On 12 December 2008, while Kenya celebrated the 44th anniversary of its independence, journalists and civil society activists took to the streets. They were protesting the publication of the Kenya Communications Amendment Bill (2007), which was later signed into law. While the media had various objections to the Bill, the amended Act was embraced by the communications sector as a whole. This was largely because it introduced a raft of new laws recognising cyber crime, introducing digital signatures and creating the much-needed Universal Services Fund (USF).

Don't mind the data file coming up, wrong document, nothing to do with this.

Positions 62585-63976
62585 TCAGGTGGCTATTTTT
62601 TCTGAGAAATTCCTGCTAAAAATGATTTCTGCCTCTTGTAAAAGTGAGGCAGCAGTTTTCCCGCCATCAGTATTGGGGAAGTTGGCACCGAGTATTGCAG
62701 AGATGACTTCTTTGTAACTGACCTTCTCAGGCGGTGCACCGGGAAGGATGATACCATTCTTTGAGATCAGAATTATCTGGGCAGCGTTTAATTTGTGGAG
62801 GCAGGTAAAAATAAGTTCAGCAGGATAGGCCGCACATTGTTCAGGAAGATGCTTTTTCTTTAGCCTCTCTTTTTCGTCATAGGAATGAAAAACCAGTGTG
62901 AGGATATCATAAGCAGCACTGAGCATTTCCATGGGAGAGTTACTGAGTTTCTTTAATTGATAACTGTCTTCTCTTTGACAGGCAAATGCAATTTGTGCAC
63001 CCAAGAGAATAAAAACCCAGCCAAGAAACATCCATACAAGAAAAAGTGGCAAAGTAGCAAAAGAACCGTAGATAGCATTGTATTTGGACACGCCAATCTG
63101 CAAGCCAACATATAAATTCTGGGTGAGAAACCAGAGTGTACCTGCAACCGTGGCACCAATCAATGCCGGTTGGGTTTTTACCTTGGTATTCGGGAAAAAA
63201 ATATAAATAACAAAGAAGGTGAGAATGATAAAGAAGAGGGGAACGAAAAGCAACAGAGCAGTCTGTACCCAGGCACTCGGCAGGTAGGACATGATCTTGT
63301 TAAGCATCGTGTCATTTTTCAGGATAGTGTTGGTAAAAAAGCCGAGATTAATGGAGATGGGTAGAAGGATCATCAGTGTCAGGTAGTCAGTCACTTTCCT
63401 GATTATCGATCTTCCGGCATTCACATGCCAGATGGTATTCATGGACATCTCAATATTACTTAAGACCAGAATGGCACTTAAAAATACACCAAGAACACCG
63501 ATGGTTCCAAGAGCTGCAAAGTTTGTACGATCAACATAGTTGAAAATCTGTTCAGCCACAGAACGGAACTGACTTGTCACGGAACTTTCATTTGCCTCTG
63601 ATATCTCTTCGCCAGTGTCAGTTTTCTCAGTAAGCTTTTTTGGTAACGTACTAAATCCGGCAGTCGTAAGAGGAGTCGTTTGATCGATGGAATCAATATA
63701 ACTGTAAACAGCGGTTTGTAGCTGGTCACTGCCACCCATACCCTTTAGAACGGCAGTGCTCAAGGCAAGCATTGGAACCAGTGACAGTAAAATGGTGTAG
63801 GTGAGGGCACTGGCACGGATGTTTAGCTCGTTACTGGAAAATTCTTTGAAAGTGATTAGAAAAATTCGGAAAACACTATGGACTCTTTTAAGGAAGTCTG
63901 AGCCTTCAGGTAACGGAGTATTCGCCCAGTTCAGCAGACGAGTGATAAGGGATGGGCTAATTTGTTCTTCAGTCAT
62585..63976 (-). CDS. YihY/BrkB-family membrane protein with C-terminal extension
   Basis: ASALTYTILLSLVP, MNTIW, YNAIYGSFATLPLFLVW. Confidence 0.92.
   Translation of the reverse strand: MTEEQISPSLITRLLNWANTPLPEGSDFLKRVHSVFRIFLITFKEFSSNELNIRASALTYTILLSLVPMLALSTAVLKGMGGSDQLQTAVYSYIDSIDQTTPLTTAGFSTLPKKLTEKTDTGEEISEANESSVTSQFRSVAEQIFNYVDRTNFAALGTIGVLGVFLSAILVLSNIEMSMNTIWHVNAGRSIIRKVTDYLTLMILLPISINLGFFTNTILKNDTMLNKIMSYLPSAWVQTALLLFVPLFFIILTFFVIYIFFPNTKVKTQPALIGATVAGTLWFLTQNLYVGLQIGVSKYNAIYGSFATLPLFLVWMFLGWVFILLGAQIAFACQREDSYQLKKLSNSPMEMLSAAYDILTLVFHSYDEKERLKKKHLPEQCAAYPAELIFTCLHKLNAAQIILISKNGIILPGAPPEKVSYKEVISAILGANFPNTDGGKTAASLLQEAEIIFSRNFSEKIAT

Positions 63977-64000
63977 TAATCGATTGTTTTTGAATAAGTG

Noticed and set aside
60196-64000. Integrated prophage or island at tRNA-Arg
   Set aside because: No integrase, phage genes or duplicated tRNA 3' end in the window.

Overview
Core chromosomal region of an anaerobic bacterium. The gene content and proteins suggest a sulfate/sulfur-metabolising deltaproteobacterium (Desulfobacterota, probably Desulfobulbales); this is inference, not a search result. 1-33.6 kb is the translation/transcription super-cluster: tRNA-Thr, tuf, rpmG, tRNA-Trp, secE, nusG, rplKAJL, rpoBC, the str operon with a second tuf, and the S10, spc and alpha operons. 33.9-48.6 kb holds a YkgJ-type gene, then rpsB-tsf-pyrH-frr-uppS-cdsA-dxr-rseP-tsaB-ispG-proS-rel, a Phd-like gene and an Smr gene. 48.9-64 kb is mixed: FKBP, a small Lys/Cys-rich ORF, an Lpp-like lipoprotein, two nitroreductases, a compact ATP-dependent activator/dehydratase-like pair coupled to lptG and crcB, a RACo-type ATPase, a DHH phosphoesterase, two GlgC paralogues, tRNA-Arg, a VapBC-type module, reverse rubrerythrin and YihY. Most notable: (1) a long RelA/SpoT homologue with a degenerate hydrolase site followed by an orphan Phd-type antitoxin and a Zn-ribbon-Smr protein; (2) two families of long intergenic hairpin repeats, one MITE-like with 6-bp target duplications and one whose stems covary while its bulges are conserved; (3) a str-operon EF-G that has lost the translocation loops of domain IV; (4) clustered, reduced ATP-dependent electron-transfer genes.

This report unpacks this mixed reception to the Act, outlining the media’s objections as well as the government’s response, and contextualising the tension between the two historically. At the same time, it asks whether the sector’s positive response to the Act was misplaced, given some worrying inconsistencies and omissions.